The AIC Adaptive Information Cluster [70] with University College Dublin is one such initiative been based on computer and sensor technology to develop advanced applications in several areas. DCU and UCD also collaborate on a health research board funded programme of nursing decision making in Ireland [71],the first research programme in nursing in Ireland. The two universities also collaborate on the Odysseus undergraduate Computer Science Internship Programme [72]. The Centre for Innovation and Structural Change[73] with National University of Ireland, Galway and University College Dublin is an initiative to better utilise and develop international level research.ISERC (Irish Software Engineering Research Consortium) [74] with the University of Limerick is a partnership to bring together and focus software engineering in Ireland. The University also collaborates with National University of Ireland, Galway and the pharmaceutical multinational Bristol-Myers Squibb on biopharmaceutical research. The National Institute for Cellular Biotechnology at DCU and Wyeth Pharmaceutical have recently announced a research collaboration in the production of biopharmaceuticals. DCU also collaborates with the National Institute for Bioprocessing, Research and Training (NIBRT) its main partners are UCD, TCD and Sligo IT. The university has a strategic alliance with Cornell University's[75] Nanobiotechnology Centre (NBTC[76]). The National Centre for Sensor Research [77] collaborates with the Royal College of Surgeons in Ireland [78] on Biomedical Diagnostics research. The NCSR also collaborates with University College Cork, National University of Ireland, Galway, University of Wollongong, Australia, Georgia Institute of Technology, Atlanta and the Irish Marine Institute [79]. DCU is also collaborating with TCD and UCD to run the National Digital Research Centre. University College Dublin - National University of Ireland, Dublin - more commonly University College Dublin (UCD) - is Irelands largest university, with over 20,000 students. ... A BlueGene supercomputer cabinet. ... Distinguish from censure and censer and censor. ... University College Dublin - National University of Ireland, Dublin - more commonly University College Dublin (UCD) - is Irelands largest university, with over 20,000 students. ... The National University of Ireland, Galway (NUI, Galway) (Irish Ollscoil na hÉireann, Gaillimh or OÉ, Gaillimh) can trace its existence to 1845 as Queens College, Galway and was known until recently as University College, Galway (UCG) (Irish: Coláiste na hOllscoile, Gaillimh or COG). ... Research is a human activity based on intellectual investigation and aimed at discovering, interpreting, and revising human knowledge on different aspects of the world. ... The University of Limerick (UL) was established in 1972 as the National Institute for Higher Education, Limerick and became a university by statute in 1989 in accordance with the University of Limerick Act 1989. ... The National University of Ireland, Galway (NUI, Galway) (Irish Ollscoil na hÉireann, Gaillimh or OÉ, Gaillimh) can trace its existence to 1845 as Queens College, Galway and was known until recently as University College, Galway (UCG) (Irish: Coláiste na hOllscoile, Gaillimh or COG). ... Bristol-Myers Squibb (NYSE: BMY), colloquially referred to as BMS, is a pharmaceutical corporation, formed by a 1989 merger between pharmaceutical companies Bristol-Myers Company, founded in 1887 by William McLaren Bristol and John Ripley Myers in Clinton, NY (both were graduates of Hamilton College), and Squibb Corporation. ... Wyeth, formerly known as American Home Products, is one of the largest pharmaceutical companies in the world. ... The Royal College of Surgeons in Ireland (RCSI) is a Dublin based private medical institution, situated on St. ... University College Cork - National University of Ireland, Cork - or more commonly University College Cork (UCC) - is a constituent university of the National University of Ireland located in Cork City. ... The National University of Ireland, Galway (NUI, Galway) (Irish Ollscoil na hÉireann, Gaillimh or OÉ, Gaillimh) can trace its existence to 1845 as Queens College, Galway and was known until recently as University College, Galway (UCG) (Irish: Coláiste na hOllscoile, Gaillimh or COG). ... This article or section does not cite any references or sources. ... The Georgia Institute of Technology, commonly known as Georgia Tech, is a public, coeducational research university, part of the University System of Georgia, and located in Atlanta, Georgia, USA, with satellite campuses in Savannah, Georgia, Metz, France and Singapore. ... Trinity College, Dublin TCD,corporately designated as the Provost, Fellows and Scholars of the College of the Holy and Undivided Trinity of Queen Elizabeth near Dublin, was founded in 1592 by Elizabeth I, and is the only constituent college of the University of Dublin, Irelands oldest university. ... University College Dublin - National University of Ireland, Dublin - more commonly University College Dublin (UCD) - is Irelands largest university, with over 20,000 students. ...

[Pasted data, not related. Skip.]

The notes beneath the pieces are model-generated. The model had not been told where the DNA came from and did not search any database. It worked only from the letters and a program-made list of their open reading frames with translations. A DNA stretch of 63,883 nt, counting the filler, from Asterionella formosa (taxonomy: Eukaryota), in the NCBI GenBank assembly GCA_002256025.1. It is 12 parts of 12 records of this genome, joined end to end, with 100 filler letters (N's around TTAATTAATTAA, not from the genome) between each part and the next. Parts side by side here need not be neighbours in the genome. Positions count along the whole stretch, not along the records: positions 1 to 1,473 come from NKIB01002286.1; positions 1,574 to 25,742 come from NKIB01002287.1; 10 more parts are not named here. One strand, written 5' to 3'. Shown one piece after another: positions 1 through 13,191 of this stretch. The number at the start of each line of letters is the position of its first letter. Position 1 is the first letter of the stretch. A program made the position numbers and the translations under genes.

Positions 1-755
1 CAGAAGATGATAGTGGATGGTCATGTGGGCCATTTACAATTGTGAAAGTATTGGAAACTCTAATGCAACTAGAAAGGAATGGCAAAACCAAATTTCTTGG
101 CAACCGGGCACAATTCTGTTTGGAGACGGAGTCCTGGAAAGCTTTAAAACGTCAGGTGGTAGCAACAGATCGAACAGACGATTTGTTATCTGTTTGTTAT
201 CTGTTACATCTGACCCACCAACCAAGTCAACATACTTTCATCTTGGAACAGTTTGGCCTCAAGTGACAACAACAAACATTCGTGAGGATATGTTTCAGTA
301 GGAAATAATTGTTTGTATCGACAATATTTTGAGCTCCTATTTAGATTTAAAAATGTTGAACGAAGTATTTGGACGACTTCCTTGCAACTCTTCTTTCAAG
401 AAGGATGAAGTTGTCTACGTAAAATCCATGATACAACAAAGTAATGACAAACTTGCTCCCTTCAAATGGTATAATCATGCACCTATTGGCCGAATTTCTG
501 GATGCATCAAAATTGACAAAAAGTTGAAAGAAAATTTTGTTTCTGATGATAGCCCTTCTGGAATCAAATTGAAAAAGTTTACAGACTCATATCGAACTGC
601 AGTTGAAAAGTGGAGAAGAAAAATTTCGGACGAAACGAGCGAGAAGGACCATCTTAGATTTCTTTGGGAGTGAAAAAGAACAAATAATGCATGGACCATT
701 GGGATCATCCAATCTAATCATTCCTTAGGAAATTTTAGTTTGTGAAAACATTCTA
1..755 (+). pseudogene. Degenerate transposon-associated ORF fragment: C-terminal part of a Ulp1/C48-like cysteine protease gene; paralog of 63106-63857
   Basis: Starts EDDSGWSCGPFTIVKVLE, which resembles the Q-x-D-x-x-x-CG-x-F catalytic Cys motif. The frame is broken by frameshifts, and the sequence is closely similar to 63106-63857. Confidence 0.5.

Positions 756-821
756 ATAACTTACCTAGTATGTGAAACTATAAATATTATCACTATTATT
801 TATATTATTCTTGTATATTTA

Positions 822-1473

DCU also signed a Memorandum of Understanding in 2006 with Athlone Institute of Technology, under which the university will provide support for the establishment of a jointly owned research centre in the Irish Midlands town.